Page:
Battle of Bengtskär

After capturing the small island of Morgonlandet in July 1941, Soviet forces launched a small-scale amphibious assault against the Finnish island of Bengtskär
Bengtskär is a skerry southwest of Hanko, and part of the municipality of Dragsfjärd. This rocky skerry is the southernmost inhabited place in Finland, and is reached by ferry from the village of Kasnäs....

, which had a lighthouse and was thus an important observation post. The initial landing, performed in the middle of the night in foggy conditions, was successful, as Finnish sentries believed the approaching boats to be German minesweepers; however, the small garrison recovered quickly. Putting up fierce resistance, the Finns managed to retain control of the lighthouse while summoning help from nearby naval forces and coastal artillery. The fighting continued throughout the night. In the morning Finnish reinforcements were able to force the remaining Soviet raiders to surrender and drive their naval support away.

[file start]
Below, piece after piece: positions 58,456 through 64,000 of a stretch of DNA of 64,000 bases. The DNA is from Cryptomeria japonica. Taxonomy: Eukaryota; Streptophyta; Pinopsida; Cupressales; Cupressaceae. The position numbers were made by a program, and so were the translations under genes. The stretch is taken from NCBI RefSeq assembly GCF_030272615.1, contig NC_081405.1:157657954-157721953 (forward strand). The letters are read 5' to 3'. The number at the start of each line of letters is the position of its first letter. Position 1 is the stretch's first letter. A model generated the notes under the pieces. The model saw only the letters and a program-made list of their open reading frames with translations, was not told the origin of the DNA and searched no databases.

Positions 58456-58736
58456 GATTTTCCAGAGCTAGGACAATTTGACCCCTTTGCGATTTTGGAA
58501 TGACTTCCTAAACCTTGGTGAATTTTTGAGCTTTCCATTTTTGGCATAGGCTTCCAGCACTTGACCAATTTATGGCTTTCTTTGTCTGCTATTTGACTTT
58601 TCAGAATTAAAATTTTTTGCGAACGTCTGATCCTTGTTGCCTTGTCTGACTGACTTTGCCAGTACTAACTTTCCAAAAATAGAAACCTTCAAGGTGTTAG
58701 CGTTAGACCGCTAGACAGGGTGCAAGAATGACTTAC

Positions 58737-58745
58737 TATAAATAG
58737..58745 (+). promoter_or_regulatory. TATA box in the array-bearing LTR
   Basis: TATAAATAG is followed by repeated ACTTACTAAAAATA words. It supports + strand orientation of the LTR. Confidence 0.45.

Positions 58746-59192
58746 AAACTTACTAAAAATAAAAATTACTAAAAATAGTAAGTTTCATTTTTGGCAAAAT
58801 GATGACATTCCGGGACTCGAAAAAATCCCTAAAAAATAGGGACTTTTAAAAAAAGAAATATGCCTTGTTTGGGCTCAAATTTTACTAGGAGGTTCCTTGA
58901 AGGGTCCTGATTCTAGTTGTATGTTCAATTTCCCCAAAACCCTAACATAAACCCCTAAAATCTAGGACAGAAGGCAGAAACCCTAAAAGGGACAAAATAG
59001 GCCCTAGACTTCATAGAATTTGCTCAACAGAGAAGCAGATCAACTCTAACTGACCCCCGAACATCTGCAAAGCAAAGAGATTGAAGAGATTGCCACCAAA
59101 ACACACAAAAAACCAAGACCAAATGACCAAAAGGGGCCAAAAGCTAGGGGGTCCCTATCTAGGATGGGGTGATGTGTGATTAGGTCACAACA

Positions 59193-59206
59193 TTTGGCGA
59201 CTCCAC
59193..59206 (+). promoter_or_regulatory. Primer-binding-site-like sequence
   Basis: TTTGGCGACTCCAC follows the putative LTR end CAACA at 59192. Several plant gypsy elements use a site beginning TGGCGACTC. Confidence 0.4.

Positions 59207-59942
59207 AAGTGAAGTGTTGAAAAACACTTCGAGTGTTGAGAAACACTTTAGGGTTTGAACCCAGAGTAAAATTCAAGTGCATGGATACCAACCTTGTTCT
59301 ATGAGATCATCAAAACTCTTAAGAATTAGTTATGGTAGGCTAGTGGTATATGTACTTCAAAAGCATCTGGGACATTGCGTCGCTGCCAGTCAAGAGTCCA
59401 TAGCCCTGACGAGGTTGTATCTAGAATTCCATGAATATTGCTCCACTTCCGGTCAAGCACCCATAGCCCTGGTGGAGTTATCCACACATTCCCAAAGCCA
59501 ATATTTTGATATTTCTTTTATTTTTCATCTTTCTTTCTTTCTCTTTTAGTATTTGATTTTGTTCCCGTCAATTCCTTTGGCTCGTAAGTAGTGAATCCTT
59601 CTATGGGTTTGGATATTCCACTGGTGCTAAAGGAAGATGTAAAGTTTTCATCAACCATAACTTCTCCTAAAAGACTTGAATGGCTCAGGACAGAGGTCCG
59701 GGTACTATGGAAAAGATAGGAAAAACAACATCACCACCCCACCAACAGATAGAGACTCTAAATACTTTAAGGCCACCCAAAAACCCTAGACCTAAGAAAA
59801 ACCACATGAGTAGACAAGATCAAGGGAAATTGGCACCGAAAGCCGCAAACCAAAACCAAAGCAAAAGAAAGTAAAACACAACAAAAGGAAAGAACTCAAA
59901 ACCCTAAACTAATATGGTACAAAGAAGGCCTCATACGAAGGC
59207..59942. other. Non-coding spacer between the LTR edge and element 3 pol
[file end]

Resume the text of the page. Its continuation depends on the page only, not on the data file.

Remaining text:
The evacuation of Hanko was performed in several convoys, which managed to transport roughly 23,000 troops to Leningrad. The fleet suffered casualties from Finnish minefields and coastal artillery, losing 3 destroyers and 2 large transports (Andrei Zhdanov and Iosif Stalin
Iosif Stalin class passenger ship
The Iosif Stalin-class passenger ship was a two-strong class of large turbo-electric powered passenger ships, operated by the Soviet Baltic State Shipping Company . The ships were taken over by the Soviet Navy during World War II and used as transport vessels...

) as well as several smaller vessels. Finnish troops entering the area found it heavily mined.